And I think the other tip is really to-- especially in this environment-- think about how to make it easy for your customers to consume what you're selling. And sometimes, it's really clear prototypes use cases-- like here's five specific use cases we can deploy in the next three weeks really helps the CISO or the CIO understand the value and understand that it's not a science project that will take many months to actualize.
And even if you may have this beautiful, big vision of what you're going to solve for the customer, if that beautiful, big vision feels like it will take a long time, especially in this environment, it probably will get less play than if you gave them very concrete, discrete things you can support them on today. And so that would probably be the more salient piece of advice. But it's all about the customer and focusing on how to deliver value to them as soon as possible.
ANTON: I agree that it's about delighting the customer and not just satisfying their needs. I think I liked your emphasis on this, making it easy, making it consumable, making it amazing. And even for security, these things are possible, and they're definitely done by some of the, well, startups and independent vendors, so I agree with you and I like that highlight. So thank you very much James. This was really hugely useful. I hope that more of our audience would kind of understand how all this functions-- not just the technology, but also the investment that makes technology possible.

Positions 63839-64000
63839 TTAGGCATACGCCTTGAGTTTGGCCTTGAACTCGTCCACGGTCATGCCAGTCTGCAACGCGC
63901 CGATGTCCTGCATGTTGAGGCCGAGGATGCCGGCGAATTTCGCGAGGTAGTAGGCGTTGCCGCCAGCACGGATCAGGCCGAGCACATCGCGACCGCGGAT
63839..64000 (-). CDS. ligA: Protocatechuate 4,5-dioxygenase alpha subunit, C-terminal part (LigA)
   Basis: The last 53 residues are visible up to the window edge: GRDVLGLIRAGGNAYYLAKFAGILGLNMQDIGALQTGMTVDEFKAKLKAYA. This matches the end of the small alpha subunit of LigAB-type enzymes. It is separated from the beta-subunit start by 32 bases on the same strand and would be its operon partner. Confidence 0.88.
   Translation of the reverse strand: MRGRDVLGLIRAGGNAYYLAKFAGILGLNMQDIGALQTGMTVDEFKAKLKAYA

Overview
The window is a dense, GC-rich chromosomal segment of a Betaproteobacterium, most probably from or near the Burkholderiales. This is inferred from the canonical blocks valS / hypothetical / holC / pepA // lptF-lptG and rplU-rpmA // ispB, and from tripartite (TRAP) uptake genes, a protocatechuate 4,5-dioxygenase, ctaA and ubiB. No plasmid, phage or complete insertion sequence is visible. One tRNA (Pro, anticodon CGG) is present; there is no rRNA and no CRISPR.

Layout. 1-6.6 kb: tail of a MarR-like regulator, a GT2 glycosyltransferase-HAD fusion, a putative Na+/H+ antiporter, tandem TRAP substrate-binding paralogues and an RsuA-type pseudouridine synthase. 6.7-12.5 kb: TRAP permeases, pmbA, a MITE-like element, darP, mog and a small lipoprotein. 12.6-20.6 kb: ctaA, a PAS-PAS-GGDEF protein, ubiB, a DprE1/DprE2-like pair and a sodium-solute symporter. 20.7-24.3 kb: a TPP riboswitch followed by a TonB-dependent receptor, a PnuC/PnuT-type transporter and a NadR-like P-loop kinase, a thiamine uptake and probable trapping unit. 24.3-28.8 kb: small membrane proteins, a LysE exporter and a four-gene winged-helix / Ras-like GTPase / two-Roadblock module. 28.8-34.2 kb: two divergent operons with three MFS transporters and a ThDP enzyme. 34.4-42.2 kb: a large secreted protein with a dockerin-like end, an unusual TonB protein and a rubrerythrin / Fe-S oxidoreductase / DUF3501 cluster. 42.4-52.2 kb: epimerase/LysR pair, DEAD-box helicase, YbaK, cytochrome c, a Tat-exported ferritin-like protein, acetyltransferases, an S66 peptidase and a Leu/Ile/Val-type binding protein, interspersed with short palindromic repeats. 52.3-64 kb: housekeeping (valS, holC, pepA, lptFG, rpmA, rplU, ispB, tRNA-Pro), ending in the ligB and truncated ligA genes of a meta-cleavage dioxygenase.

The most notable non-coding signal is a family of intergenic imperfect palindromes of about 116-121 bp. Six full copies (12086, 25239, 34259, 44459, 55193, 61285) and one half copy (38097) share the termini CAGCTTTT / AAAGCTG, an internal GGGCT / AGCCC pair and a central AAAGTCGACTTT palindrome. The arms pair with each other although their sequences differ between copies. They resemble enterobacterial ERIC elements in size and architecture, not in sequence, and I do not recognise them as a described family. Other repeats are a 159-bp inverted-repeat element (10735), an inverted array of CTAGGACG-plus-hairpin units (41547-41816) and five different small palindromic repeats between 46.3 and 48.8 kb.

JAMES: Yep, thank you, Anton. Thanks for having me on.
ANTON: And now we are at time. Thank you very much for listening and, of course, for subscribing. You can find this podcast at Google Podcasts, Apple Podcasts, Spotify, or wherever else you get your podcasts. Also, you can find us at our website cloud.withgoogle.com/cloudsecurity/podcast. Please subscribe so that you don't miss episodes.
You can follow us on Twitter-- twitter.com/cloudsecpodcast. Your hosts are also on Twitter @anton_chuvakin and @_TimPeacock. Tweet at us, email us, argue with us, and if you like or hate what you hear, we can invite you to the next episode. See you on the next Cloud Security Podcast episode.